I have had the pleasure to be acquainted with a few such stalwarts--Jon Lee Anderson, Sebastian Junger, Anne Garrels, Alma Guillermoprieto, Francisco Goldman, James Nachtwey, Ruben Martinez, and Saira Shah--and a sense of decency and concern is no small part of the makeup of such people. I might add that a conscience seems to be a component of their makeup. Mark Danner is certainly an exemplar of this small but mighty band and as his new opus, Stripping Bare the Body: Politics, Violence, War (Nation Books), shows, he has been to and seen some of the worst of recent history.
In what I took to be a singular act by Tina Brown, she made Danner's expose of the El Mozote massacre in El Salvador the cover story of the Dec. 6, 1993, issue of the New Yorker. Later it was issued as a book, The Massacre at El Mozote: A Parable of the Cold War, of which historian Frances FitzGerald opined: "Mark Danner's account of what happened in El Salvador is a gripping account on three levels--that of the massacre, that of the official cover-up and that of the press. It is also a brilliant piece of writing."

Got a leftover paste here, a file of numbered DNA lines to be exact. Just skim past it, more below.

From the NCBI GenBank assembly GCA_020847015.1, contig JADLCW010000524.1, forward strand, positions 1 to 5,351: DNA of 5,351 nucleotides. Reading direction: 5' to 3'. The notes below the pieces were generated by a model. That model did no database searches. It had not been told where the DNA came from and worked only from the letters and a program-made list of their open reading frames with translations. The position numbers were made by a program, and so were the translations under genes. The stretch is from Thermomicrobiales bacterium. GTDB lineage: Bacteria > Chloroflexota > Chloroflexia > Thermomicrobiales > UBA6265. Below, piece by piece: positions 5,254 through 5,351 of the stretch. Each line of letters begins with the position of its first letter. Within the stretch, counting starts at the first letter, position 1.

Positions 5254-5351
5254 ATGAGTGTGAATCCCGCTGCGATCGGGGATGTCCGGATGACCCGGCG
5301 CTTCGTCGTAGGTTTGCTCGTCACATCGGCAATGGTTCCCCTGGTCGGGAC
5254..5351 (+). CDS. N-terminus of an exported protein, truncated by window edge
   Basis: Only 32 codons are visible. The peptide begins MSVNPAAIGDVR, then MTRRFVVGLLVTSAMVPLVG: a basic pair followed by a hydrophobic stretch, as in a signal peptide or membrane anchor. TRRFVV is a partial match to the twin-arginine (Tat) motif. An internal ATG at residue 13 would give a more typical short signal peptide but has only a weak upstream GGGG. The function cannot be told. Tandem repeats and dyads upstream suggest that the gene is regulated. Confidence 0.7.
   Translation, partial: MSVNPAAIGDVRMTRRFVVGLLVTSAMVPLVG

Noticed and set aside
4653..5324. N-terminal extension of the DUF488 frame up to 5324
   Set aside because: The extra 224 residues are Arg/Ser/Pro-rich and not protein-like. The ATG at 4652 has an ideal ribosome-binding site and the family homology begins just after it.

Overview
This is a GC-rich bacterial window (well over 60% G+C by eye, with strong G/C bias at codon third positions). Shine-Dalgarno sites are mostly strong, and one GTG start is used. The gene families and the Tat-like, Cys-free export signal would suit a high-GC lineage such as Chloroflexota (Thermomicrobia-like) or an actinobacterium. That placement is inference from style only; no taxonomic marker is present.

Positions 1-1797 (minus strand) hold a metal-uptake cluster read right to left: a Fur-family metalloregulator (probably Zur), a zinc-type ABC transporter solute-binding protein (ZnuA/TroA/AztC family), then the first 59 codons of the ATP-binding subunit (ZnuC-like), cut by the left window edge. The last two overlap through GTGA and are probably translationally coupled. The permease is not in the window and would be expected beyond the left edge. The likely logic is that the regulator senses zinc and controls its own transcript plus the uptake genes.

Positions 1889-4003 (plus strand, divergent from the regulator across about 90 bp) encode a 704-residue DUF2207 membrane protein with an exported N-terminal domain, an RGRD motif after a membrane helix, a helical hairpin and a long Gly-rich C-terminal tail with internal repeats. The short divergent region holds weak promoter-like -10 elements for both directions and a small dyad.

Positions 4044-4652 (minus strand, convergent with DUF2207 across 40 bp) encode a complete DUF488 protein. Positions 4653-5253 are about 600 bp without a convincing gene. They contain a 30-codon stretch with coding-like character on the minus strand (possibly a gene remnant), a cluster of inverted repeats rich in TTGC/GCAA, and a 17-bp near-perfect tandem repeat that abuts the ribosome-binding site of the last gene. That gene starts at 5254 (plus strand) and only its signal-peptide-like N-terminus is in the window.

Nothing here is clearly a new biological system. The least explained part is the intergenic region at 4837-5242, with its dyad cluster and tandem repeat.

Since then more of the same has flowed from Danner's mighty pen (if I may be allowed an anachronism)--from Haiti to Abu Ghraib to U.S. policy on torture.
As Louis Begley (no stranger to the human dark side) offers in the book's foreword:
The publication of Stripping Bare the Body is a timely act of public service and a literary event, bringing together Mark Danner's luminously intelligent and engaging narratives and stories from the world's war zones...they are both a moral history of America's engagement with the world over the last generation and an account of a twenty-three years' journey through hell on earth by an ideal observer: Danner is endowed with a passion for truth, great physical courage, a muscular writing style, and a heart as big as a barn.